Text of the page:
San Jose Juniper

View previous topic View next topic Go down

San Jose Juniper

Post  bonsaisr on Thu May 15, 2014 9:20 pm

Can anyone tell me anything about the origin of this cultivar? How can you tell it from Shimpaku?
Iris

bonsaisr
Member


Back to top Go down

Re: San Jose Juniper

Post  JimLewis on Thu May 15, 2014 9:49 pm

bonsaisr wrote:Can anyone tell me anything about the origin of this cultivar? How can you tell it from Shimpaku?
Iris

The Boon County Arboretum says:  "Cultivar selected in San Jose, CA. 1935."  I assume it originated as a creeping sport, and was propagated by cuttings.  

The arboretum also says: "FEMALE plant. Creeping form, spreads irregularly; foliage sage green. Species is toughest of evergreen landscape plants grown in all parts of the U.S.; no limit to their landscape value as screens, hedges, windbreaks, ground covers, foundation plants."

That reads as if all SJ junipers are female.  

Floridata makes the interesting comment:  

"Either Juniperus chinensis is an extremely variable species or there are actually more than one biological species (and a few hybrids as well) included under the name. Several recent authors tend toward the second opinion, and many of the shrubby cultivars with foliage that smells sour-acrid (including 'Pfitzeriana') are now listed as selections of J. X media, a hybrid between Chinese juniper and savin juniper (J. sabina), which is a shrub - not a tree - in the wild. Also, Sargent juniper (formerly J. chinensis var. sargentii), and its many cultivars, are now considered by most authorities to be a species (J. sargentii) distinct from Chinese juniper."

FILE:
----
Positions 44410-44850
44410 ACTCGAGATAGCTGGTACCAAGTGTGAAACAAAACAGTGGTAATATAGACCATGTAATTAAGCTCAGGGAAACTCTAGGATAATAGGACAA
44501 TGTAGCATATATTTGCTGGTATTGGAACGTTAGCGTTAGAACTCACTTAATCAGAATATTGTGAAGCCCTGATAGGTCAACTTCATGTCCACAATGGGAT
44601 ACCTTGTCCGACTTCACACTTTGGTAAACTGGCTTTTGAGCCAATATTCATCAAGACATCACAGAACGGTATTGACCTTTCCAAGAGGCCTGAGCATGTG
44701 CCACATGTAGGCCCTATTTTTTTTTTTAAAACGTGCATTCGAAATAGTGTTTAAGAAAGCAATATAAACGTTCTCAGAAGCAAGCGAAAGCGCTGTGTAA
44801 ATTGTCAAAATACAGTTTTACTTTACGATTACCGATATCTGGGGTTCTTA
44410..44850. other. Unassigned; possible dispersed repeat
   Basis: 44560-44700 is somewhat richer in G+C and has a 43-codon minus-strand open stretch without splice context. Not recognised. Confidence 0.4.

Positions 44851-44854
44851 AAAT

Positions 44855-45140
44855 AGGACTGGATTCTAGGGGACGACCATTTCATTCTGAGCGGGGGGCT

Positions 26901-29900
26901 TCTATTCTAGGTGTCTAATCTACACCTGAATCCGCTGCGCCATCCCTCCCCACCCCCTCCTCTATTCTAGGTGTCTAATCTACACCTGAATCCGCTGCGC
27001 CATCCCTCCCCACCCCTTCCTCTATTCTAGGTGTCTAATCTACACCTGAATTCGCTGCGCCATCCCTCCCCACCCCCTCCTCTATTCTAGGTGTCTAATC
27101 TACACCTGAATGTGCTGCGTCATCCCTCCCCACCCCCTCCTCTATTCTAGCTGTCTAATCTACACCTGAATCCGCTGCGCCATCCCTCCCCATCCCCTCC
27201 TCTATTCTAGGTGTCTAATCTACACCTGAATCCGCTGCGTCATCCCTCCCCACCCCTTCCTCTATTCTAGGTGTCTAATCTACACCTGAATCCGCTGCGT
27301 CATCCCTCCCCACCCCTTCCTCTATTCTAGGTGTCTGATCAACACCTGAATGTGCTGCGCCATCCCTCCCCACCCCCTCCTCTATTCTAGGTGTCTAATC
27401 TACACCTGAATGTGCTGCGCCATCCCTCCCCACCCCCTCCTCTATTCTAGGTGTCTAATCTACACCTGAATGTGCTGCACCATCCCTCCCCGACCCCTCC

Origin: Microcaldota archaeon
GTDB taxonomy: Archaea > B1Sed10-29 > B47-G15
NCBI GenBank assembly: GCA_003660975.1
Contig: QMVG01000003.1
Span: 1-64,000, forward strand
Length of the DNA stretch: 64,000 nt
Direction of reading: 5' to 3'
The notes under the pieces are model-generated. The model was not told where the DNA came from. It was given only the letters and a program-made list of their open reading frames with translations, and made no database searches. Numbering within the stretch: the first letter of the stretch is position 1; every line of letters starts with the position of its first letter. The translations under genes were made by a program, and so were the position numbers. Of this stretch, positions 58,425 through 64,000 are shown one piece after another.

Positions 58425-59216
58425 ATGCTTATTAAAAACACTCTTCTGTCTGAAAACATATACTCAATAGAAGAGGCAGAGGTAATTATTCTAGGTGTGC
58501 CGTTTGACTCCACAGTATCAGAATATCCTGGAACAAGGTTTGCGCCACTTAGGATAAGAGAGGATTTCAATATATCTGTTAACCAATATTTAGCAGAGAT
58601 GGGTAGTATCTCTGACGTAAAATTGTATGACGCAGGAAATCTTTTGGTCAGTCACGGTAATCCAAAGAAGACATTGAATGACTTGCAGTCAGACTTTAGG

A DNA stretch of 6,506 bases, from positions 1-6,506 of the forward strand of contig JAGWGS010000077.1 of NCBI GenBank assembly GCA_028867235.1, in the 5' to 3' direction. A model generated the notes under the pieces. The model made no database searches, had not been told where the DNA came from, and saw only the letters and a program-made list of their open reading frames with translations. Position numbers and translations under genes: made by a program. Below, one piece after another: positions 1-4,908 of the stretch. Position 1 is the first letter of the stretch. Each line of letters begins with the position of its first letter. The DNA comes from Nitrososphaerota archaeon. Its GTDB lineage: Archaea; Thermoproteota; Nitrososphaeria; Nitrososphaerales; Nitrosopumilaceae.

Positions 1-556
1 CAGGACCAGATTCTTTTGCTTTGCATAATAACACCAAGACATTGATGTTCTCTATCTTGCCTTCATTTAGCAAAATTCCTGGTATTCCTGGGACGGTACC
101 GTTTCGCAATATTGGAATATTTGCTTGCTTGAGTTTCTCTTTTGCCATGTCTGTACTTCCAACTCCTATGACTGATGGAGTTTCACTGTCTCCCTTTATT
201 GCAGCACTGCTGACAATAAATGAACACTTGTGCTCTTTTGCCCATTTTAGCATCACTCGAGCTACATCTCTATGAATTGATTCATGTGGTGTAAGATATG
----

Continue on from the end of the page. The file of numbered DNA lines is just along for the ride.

So it could actually be something other than J. chinensis.  ALL references I saw noted that it was extremely susceptible to Juniper blight -- apparently more than other 'cultivars.'

I suspect this wasn't very useful, but it was fun scanning my list of plant databases.


Last edited by JimLewis on Fri May 16, 2014 12:48 pm; edited 1 time in total

_________________
Jim Lewis - lewisjk@windstream.net - Western NC - People, when Columbus discovered this country, it was plumb full of nuts and berries. And I'm right here to tell you the berries are just about all gone. Uncle Dave Macon, old-time country musician

JimLewis
Member


Back to top Go down

Re: San Jose Juniper

Post  Dave Murphy on Thu May 15, 2014 11:32 pm

My San Jose is a lighter green as compared to shimpaku and prefers to have needle instead of scale foliage. The foliage is more coarse, imo. If you ever have the two side by side, it will be easy to tell them apart.

Dave Murphy
Member


Back to top Go down

Re: San Jose Juniper

Post  marie1uk on Fri May 16, 2014 7:23 pm

If you cut too much off or stress them in any way they will produce a bunch of needle "juvenile" growth. 2 years on and it's just pushing about 20% scale foliage. Go slow and reduce gradually.

marie1uk
Member


Back to top Go down

Re: San Jose Juniper

Post  Tom on Sat May 17, 2014 12:58 am

Contrary to Jim's 'creeping' description it doesn't seem to be particularly prostrate, forms strong trunks.